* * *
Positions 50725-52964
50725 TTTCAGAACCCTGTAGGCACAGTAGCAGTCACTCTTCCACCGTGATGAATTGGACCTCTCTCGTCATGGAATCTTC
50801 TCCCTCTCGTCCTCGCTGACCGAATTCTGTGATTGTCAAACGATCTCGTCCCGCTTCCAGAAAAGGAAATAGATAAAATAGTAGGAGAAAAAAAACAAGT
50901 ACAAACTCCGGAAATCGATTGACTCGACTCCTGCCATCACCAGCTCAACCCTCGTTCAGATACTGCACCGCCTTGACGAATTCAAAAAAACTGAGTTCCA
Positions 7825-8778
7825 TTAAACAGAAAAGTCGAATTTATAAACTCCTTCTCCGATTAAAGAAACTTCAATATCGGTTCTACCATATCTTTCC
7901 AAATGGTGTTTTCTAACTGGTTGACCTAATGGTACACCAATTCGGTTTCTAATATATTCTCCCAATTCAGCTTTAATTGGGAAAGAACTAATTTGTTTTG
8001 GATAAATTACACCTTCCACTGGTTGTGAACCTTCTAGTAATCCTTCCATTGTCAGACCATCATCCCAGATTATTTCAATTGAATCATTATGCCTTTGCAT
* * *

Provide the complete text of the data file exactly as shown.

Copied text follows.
Positions 50725-52964
50725 TTTCAGAACCCTGTAGGCACAGTAGCAGTCACTCTTCCACCGTGATGAATTGGACCTCTCTCGTCATGGAATCTTC
50801 TCCCTCTCGTCCTCGCTGACCGAATTCTGTGATTGTCAAACGATCTCGTCCCGCTTCCAGAAAAGGAAATAGATAAAATAGTAGGAGAAAAAAAACAAGT
50901 ACAAACTCCGGAAATCGATTGACTCGACTCCTGCCATCACCAGCTCAACCCTCGTTCAGATACTGCACCGCCTTGACGAATTCAAAAAAACTGAGTTCCA
Positions 7825-8778
7825 TTAAACAGAAAAGTCGAATTTATAAACTCCTTCTCCGATTAAAGAAACTTCAATATCGGTTCTACCATATCTTTCC
7901 AAATGGTGTTTTCTAACTGGTTGACCTAATGGTACACCAATTCGGTTTCTAATATATTCTCCCAATTCAGCTTTAATTGGGAAAGAACTAATTTGTTTTG
8001 GATAAATTACACCTTCCACTGGTTGTGAACCTTCTAGTAATCCTTCCATTGTCAGACCATCATCCCAGATTATTTCAATTGAATCATTATGCCTTTGCAT